Borrelia burgdorferi

Pathogen Life Cycle


This page was produced as an assingment for an undergraduate course at Davidson College.


Structural Features

Pathogen Life Cycle

Innate Immune Response

Humoral Immune Response

Cellular Immune Response

Evasion of the Immune System

Lyme Disease


Works Cited

B. Burgdorferi commonly infects mice, squirrels, and other small rodents, but the pathogen is spread to humans through tick bites.  The species of tick responsible for causing Lyme disease varies based on geographical location.  The deer tick (Ixodes scapularis) of the northeastern and north-central United States as well as the western blacklegged tick (Ixodes pacificus) of the Pacific coastal United States are both common vector hosts of B. burgdorferi (  Lyme disease in Europe is caused by the European sheep tick (Ixodes ricinus), and the Ixodes persulcatus tick species causes Lyme disease in China and Japan.  A human’s risk of contracting Lyme disease through a particular tick depends on the feeding habits and population density of the particular tick (Steere, 2001).

Blacklegged Tick (Ixodes scapularis): causative agent of Lyme disease in humans

Blacklegged tick

Photo courtesy of NIH []


Ticks have a four-stage life-cycle:  egg, larvae, nymph, and adult. The transmission of B. burgdorferi from rodent to human occurs when a young tick bites a B. burgdorferi-infected rodent, ingesting the bacterium with the blood meal. The bacterium then resides in the tick’s gut, and if the tick should feed again, it can pass the bacterium to its new host.  (  Larval ticks typically feed on small rodents and then molt into nymphs, while nymphal ticks feed on small animals and sometimes humans and then molt into adult ticks. Adult ticks feed on larger animals, usually deer, after which the female tick drops her eggs to the ground for the cycle to begin once again (Diterich and Hartung, 2001). Ticks in the nymph stage most often transmit B. burgdorferi to humans, and the tick must be attached for 24-48 hours in order for B. burgdorferi to be successfully transmitted to humans (Re et. al, 2004). 


Tick size at each stage of the life cycle: Blacklegged Tick, Lone Star Tick, and Dog Tick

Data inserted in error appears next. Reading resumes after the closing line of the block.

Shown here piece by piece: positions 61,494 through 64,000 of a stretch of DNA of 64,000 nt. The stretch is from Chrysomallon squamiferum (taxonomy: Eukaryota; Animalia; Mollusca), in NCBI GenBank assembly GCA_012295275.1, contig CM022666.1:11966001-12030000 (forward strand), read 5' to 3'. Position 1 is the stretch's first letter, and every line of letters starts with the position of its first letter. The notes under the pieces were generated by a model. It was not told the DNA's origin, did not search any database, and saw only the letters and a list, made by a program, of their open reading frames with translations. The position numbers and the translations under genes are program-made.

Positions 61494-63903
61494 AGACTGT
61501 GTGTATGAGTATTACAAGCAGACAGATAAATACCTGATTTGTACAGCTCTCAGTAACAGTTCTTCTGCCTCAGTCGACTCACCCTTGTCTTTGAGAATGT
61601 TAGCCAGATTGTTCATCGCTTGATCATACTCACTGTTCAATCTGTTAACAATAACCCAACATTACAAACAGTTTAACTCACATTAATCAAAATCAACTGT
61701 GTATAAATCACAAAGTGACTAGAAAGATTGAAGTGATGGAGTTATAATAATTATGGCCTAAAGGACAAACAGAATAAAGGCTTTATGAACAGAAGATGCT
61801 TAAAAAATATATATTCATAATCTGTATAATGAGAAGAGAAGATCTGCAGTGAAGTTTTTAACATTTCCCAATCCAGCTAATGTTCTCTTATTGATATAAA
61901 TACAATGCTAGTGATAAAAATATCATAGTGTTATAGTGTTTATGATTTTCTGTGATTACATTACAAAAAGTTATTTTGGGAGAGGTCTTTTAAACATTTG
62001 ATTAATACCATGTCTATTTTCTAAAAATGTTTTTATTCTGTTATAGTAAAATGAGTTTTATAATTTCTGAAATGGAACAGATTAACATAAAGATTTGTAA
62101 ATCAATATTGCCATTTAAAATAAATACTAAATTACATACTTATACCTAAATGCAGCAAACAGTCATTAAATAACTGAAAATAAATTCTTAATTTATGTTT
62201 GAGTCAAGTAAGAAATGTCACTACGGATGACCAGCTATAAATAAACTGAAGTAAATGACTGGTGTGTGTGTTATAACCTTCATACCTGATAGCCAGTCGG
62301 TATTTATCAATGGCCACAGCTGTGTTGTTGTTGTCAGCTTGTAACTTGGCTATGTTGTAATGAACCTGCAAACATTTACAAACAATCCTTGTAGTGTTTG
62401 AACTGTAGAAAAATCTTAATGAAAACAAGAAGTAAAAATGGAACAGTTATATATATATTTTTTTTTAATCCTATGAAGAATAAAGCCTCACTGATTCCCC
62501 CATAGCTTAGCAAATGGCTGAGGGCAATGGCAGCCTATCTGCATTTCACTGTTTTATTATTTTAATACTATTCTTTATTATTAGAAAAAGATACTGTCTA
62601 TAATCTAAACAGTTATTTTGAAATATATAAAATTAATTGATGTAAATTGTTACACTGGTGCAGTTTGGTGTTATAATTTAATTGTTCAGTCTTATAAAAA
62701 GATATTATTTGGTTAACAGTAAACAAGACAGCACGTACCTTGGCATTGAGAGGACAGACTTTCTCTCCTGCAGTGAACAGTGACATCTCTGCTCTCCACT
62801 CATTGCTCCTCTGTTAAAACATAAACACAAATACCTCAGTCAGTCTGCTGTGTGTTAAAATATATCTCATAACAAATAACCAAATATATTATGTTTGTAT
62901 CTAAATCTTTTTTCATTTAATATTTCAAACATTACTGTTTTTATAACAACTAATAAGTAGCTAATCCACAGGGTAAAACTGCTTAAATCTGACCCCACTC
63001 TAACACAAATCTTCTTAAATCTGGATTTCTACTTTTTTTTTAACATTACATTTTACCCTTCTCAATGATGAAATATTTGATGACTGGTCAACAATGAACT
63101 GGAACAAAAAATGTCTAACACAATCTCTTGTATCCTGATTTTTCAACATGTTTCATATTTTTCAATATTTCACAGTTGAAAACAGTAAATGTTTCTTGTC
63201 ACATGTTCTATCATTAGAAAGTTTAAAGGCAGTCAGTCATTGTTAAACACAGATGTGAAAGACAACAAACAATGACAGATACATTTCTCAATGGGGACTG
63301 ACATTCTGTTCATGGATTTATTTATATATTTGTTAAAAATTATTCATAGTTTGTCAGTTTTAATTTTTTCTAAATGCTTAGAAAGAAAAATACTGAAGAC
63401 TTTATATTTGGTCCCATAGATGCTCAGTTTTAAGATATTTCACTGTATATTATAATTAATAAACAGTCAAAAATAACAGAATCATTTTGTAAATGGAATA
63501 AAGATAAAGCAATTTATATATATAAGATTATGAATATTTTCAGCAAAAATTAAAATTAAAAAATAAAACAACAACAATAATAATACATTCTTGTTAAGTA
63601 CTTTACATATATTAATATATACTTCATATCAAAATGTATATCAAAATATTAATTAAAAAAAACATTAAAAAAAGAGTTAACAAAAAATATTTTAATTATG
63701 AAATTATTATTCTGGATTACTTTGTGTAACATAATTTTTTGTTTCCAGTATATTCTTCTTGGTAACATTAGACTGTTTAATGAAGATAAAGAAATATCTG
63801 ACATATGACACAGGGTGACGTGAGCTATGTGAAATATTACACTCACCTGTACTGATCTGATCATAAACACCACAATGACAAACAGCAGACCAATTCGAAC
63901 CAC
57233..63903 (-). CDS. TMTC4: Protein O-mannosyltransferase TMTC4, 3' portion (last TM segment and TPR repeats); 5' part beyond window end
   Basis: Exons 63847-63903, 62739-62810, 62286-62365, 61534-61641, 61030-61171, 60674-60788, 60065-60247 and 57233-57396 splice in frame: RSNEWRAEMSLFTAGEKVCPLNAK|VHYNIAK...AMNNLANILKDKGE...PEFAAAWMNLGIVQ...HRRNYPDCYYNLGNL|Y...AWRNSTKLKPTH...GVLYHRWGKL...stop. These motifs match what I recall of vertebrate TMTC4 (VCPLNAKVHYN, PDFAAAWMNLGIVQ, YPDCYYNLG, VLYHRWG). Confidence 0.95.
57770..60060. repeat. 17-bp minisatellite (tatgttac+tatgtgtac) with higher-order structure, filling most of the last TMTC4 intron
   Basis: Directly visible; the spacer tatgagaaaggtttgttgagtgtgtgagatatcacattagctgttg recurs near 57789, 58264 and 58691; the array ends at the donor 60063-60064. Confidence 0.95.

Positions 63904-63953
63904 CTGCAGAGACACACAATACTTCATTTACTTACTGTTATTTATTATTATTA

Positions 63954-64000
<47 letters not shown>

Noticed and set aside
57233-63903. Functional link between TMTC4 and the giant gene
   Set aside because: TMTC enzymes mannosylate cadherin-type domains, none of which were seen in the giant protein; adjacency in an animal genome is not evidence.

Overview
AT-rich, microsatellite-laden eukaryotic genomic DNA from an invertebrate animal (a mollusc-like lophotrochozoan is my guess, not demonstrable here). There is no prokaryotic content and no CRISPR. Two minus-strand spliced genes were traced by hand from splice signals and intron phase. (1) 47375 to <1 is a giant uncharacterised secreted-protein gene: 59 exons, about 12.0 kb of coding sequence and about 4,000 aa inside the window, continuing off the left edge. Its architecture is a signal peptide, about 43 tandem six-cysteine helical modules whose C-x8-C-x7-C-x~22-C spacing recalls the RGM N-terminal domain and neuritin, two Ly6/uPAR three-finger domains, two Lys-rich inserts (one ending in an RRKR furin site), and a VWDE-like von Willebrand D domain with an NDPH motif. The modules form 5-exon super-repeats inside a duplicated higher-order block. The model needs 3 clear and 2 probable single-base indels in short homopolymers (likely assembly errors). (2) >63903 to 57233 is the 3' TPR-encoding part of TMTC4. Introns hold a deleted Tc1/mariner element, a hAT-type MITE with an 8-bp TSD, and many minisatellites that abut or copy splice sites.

Tick size

Image courtesy of the CDC []



Two year life cycle of deer tickImage courtesy of



Enzootic cylce of Borrelia burgdorferi infection

Enzootic lifecycle of B. burgdorferi infection

Image courtesy of


The differential ability of nyphmal and adult ticks to infect is based on their salivary glands.  The salivary glands of nyphmal ticks are highly infected with B. burgdorferi, while the salivary glands of adult ticks are virtually free of spirochetes (Burgdorfer et. al, 1989). In addition, the spirochete stays in the midgut of the tick vector, habitating the microvilli and epithelium of the gut (Burgdorfer et. al, 1989). While the gut is the main site of bacterial residence, after feeding the bacteria can evade the gut epithelium and make its way into the salivary glands of the nymphal tick, allowing it to infect other hosts (de Silva and Fikrig, 1997).

Experts dispute the method of bacterial delivery from the tick vector to humans and other hosts.  One argument is that the pathogen is spread directly via infected saliva.  Another supported argument is that ticks with infected midguts transmit the bacterium through frequent regurgitation of gut fluid, especially during feeding (Burgdorfer et. al., 1989). The bacteria remain at the injection site for a short time, and then spread throughout the body to various organs and tissues of the host.  (Philipp and Johnson, 1994). 


This page was created for an undergraduate Immunology course, Biology 307, at Davidson College in the Spring semester of 2007 under Dr. Sophia Sarafova (

Please direct all comments and questions to Meredith Prasse (


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